AAAAI 62nd Annual Meeting: Abstract 1185. Presented March 7, 2006.

2b. Sublingual epinephrine tablet promising for anaphylaxis

March 10, 2006. By Megan Rauscher. NEW YORK (Reuters Health) - It may be possible to administer epinephrine sublingually for the emergency treatment of anaphylaxis, according to research presented this week during the annual meeting of the American Academy of Allergy, Asthma and Immunology in Miami Beach.

In a validated rabbit model, a novel, rapidly disintegrating tablet containing 40 mg epinephrine administered under the tongue resulted in plasma epinephrine concentrations similar to those achieved with 0.3 mg epinephrine administered IM in the thigh -- the currently recommended emergency treatment for anaphylaxis -- reported Dr. Keith J. Simons from the University of Manitoba in Winnipeg.

In the dose-equivalence cross-over animal study, sublingual tablets containing 0, 10, 20, and 40 mg epinephrine were retained under the tongue for 5 minutes. EpiPen (0.3 mg) was injected in the thigh. Blood was collected before dosing and at various times afterwards up to 180 minutes post-treatment.

The area under the plasma concentration versus time curves (AUC) of tablets containing 0, 10, and 20 mg epinephrine did not differ significantly from each other, but were significantly lower (p < 0.05) than the AUC after 40 mg epinephrine and after EpiPen (0.3 mg), the team notes in meeting materials. Of note, the AUC, maximum plasma concentration, and time to maximum plasma concentration were similar after 40 mg sublingual epinephrine and EpiPen (0.3 mg) IM injection.

"If this approach is successful," Dr. Simons told Reuters Health, "patients experiencing anaphylaxis in the community could slip a tablet under the tongue instead of self-injecting a dose of epinephrine into the thigh muscle." "This tablet formulation now needs to be tested in humans," he added, noting that "it may provide a non-invasive method for the emergency treatment of anaphylaxis."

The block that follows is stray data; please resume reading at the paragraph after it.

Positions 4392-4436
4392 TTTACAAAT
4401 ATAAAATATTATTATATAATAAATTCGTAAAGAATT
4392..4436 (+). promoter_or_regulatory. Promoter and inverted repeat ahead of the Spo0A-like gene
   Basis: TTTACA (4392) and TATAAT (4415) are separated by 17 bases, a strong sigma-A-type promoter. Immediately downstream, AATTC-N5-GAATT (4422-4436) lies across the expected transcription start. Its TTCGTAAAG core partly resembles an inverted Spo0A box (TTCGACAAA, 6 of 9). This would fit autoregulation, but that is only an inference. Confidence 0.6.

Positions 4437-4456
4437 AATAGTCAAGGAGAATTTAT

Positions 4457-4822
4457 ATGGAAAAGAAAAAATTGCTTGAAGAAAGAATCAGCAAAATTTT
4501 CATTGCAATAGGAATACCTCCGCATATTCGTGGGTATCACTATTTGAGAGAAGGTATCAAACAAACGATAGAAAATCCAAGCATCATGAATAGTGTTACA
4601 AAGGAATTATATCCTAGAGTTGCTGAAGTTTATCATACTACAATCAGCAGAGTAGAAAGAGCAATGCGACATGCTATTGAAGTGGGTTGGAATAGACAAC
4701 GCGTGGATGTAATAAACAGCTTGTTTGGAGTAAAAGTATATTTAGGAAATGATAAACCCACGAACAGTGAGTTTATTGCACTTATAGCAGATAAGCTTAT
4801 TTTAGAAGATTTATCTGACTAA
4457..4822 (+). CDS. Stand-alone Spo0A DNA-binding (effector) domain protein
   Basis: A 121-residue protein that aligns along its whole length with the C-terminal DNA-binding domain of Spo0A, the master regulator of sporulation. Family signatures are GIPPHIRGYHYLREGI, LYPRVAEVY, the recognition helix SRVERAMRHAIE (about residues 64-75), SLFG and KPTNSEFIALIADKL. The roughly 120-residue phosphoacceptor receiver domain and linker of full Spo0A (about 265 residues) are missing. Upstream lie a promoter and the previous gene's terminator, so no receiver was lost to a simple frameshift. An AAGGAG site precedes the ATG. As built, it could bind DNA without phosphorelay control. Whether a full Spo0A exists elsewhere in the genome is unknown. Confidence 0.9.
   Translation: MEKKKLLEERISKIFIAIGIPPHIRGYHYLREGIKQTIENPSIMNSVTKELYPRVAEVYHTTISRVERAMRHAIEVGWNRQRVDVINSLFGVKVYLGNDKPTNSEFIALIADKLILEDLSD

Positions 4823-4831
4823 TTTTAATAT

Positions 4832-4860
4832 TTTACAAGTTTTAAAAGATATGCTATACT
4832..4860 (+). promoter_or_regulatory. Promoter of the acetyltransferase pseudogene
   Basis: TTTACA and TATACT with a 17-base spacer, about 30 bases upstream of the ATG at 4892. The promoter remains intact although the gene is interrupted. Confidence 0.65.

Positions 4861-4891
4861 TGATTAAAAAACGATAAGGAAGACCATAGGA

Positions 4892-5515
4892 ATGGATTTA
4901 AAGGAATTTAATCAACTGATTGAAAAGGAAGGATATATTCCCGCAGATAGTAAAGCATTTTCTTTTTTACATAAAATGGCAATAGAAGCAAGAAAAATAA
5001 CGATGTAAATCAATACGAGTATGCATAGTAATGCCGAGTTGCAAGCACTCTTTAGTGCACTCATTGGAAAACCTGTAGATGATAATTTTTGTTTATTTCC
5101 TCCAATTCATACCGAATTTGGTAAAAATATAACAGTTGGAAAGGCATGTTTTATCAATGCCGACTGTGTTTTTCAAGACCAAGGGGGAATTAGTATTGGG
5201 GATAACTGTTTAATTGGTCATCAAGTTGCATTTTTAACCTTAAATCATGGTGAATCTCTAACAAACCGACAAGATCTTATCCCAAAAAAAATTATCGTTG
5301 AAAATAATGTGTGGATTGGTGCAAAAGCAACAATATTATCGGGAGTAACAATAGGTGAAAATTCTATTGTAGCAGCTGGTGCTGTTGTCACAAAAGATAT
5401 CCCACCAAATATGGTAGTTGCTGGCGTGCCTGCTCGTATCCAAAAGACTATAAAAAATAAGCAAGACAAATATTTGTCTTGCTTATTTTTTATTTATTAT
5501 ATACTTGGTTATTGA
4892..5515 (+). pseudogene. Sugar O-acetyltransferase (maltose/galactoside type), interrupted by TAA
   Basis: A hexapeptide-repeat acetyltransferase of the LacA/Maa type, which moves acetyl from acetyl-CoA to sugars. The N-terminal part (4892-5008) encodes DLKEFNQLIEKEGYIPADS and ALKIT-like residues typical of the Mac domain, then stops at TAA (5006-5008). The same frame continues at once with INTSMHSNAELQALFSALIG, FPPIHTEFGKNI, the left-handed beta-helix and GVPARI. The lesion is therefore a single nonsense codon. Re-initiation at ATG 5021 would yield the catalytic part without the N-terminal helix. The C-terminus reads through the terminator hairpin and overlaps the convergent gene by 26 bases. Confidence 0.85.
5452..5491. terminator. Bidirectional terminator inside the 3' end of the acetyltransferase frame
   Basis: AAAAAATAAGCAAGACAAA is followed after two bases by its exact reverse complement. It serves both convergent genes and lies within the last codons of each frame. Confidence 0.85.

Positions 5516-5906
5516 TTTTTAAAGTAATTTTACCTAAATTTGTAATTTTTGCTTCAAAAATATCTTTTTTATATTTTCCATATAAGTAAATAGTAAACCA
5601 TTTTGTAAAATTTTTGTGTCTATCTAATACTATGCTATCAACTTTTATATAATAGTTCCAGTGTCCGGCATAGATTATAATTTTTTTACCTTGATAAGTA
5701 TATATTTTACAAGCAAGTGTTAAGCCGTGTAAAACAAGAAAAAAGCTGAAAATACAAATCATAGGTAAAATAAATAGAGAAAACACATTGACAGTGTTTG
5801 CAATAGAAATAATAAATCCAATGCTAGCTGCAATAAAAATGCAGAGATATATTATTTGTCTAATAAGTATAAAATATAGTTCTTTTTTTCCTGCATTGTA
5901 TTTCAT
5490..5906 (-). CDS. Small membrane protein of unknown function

3. MRI Accurately Rules out Appendicitis in Pregnant Patients

NEW YORK (Reuters Health) Mar 01 - Magnetic resonance imaging is effective in excluding the diagnosis of appendicitis in pregnant women with acute abdominal pain and in whom a normal appendix is not visualized by ultrasonography (US), a team of physicians reports. Pregnant women are prone to a number of conditions that can mimic appendicitis, including ligamentous laxity, a hemorrhagic corpus luteum cyst, and renal colic, note Dr. Ivan Pedrosa and colleagues at Beth Israel Deaconess Medical Center in Boston. While US is the preferred imaging modality in pregnancy, it often fails to visualize the appendix.

Dr. Pedrosa's team retrospectively assessed the diagnostic performance of MRI in 51 pregnant patients with suspected acute appendicitis between 1999 and 2004. According to their report in the March issue of Radiology, 48 patients underwent US, which diagnosed appendicitis in 2 cases but failed to visualize the appendix in 46 cases. The physicians administered oral contrast media to the patients and obtained half-Fourier single-shot fast spin-echo images in the transverse, coronal, and sagittal planes through the pelvis and lower abdomen. A positive diagnosis of appendicitis was based on an appendix > 7 mm in diameter with high intensity fluid filling the lumen on T2 weighted images or periappendiceal fat stranding or the detection of an abscess.

Four patients had appendicitis and 47 did not, including three false-positives. Two other patients required surgery, one for an ectopic pregnancy and one for ovarian torsion. Among the 47 patients without appendicitis, MRI visualized the appendix in 39.

Based on the prevalence of acute appendicitis during pregnancy at their hospital, the authors estimate a sensitivity of 100%, specificity of 93.6%, prevalence-adjusted negative predictive value of 100% and prevalence-adjusted positive predictive value of 1.4%.